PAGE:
The Garden of Romance
Garden of Romance
Romantic Tales of
Chosen and Edited by Ernest Rhys
Kegan Paul, Trench, Trübner & Co. Ltd
Paternoster House, Charing Cross Road
The rights of translation and of reproduction are reserved.
Printed by Ballantyne, Hanson & Co.
At the Ballantyne Press
The old taste for the Tale, pure and simple, which, stimulated by such writers as Mr. Kipling and M. de Maupassant, has grown anew of late years, is enough in itself to account for the present anthology. Within its limits will be found, as in a GARDEN, the fine flowers of the art, chosen with a preference for those of a romantic order, and transplanted from many lands and many times. From the East, where Romance may be said to have begun—whence we have taken an "Arabian Night"—to the extreme West, where Hawthorne and Edgar Poe gave the art a new effect; from Sir Thomas Malory to Sir Walter Scott; from Sterne to Hans Andersen; we have ranged to get all the variety in excellence, and all the delight of stories wonderfully well told, to be had within so small a space. Most of the tales are so famous that they need give no account of themselves. To "Balin and Balan," let us remind the reader, however, Mr. Swinburne has lent lately a new interest, and a new excuse, if one be needed, for its being detached from the "Morte D' Arthur." Of the translated tales, we have taken an early seventeenth century version of "Cymon and Iphigenia," and Smollett's, of the "Story of Marcella;" while a new translation has been made for us by sympathetic hands of Hans Andersen's most touching "Pebersvendens Nathue" (Pepper-Vendor's or Old Bachelor's Nightcap).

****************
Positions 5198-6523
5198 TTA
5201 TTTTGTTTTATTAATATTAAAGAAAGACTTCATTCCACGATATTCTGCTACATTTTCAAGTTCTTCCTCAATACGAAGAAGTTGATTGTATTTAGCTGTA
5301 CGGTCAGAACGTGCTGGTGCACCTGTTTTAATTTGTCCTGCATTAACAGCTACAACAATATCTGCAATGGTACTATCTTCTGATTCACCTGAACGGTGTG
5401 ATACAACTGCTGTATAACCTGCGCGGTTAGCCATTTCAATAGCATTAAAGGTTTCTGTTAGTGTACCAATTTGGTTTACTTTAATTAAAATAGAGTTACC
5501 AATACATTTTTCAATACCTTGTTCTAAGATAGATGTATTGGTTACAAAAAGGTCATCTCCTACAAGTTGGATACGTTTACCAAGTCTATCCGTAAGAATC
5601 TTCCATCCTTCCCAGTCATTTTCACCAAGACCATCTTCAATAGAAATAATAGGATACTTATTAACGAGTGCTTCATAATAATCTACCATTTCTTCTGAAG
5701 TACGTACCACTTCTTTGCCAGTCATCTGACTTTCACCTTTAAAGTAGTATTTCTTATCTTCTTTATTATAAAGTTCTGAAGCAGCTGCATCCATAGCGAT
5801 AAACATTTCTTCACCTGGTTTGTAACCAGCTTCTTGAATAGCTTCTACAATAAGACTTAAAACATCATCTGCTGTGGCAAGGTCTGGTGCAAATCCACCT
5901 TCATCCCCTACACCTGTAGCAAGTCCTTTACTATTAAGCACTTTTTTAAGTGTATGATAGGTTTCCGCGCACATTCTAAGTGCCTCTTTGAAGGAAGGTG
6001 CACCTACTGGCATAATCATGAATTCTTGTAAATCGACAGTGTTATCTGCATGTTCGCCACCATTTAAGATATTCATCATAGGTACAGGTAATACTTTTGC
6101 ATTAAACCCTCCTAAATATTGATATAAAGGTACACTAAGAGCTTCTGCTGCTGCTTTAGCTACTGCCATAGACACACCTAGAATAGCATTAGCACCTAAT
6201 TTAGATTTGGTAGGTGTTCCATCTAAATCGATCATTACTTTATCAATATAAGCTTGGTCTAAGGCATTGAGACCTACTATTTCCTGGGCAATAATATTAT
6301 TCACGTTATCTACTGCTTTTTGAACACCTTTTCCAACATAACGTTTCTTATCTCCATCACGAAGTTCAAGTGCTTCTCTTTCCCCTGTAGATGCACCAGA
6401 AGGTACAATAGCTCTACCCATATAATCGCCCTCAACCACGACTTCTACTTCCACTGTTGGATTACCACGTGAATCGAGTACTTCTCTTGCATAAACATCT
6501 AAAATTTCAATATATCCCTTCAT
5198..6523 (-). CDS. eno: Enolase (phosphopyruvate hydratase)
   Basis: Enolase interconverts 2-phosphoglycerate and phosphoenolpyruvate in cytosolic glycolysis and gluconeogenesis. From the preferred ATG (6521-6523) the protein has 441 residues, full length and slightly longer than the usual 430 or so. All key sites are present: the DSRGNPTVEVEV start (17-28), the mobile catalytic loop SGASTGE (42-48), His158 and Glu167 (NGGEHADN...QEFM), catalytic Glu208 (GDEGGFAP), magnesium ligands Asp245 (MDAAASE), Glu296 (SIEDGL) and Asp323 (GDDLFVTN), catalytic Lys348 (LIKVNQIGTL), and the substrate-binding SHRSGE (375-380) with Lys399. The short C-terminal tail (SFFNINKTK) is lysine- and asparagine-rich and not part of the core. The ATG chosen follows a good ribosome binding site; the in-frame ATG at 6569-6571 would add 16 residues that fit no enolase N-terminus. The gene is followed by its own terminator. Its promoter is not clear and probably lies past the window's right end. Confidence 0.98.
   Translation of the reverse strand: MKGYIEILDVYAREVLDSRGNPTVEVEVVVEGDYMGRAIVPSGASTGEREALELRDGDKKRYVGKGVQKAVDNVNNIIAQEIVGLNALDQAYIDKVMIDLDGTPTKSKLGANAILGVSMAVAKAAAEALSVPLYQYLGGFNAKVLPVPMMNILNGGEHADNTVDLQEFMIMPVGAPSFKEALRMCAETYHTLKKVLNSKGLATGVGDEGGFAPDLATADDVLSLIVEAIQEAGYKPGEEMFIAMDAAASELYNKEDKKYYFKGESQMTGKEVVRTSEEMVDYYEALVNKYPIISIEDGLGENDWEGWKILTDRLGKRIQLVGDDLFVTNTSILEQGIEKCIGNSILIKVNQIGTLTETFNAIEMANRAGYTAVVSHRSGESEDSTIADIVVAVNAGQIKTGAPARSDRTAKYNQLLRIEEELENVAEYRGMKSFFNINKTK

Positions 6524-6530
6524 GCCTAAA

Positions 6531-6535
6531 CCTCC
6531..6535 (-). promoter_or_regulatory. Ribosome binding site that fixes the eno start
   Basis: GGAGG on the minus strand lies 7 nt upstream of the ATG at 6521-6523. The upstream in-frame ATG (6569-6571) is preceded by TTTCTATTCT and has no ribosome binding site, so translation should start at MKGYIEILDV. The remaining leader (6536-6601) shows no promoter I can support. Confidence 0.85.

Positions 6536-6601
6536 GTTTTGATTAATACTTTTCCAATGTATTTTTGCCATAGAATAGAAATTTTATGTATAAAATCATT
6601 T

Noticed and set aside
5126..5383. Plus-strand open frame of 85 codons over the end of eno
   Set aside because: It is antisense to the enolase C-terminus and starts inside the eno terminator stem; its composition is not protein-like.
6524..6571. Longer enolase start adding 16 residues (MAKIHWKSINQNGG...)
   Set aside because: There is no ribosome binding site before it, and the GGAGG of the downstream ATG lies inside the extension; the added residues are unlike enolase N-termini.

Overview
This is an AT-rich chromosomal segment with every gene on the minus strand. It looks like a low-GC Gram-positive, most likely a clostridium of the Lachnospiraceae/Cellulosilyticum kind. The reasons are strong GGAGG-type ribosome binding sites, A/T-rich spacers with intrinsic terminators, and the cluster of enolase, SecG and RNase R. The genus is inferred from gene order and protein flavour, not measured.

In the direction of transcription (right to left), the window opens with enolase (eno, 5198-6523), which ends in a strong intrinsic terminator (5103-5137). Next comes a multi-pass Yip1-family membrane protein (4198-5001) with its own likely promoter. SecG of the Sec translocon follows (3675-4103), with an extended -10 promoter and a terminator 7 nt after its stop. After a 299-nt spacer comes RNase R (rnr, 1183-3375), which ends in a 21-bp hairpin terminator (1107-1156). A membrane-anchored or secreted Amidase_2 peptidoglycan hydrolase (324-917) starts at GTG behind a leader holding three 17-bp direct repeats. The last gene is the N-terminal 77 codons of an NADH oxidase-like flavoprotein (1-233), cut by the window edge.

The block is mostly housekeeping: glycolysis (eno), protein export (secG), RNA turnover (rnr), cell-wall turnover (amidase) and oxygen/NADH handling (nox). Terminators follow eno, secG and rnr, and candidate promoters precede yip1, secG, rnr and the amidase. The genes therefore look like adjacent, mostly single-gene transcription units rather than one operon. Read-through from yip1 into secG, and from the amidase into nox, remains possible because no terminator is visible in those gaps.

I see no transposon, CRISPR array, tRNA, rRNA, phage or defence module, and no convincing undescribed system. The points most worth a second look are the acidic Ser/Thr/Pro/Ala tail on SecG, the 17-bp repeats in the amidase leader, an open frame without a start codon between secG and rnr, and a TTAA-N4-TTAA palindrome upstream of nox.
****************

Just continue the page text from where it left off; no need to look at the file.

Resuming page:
|The Story of the Lame Young Man
|The Story of Cymon and Iphigenia
|The Story of Balin and Balan
|The Story of Marcella
|The Story of Le Fevre
|The Tapestried Chamber
|Rip Van Winkle||148|
|My Kinsman, Major Molineux||170|
|The Fall of the House of Usher||197|
|The "Old Bachelor's" Nightcap||223|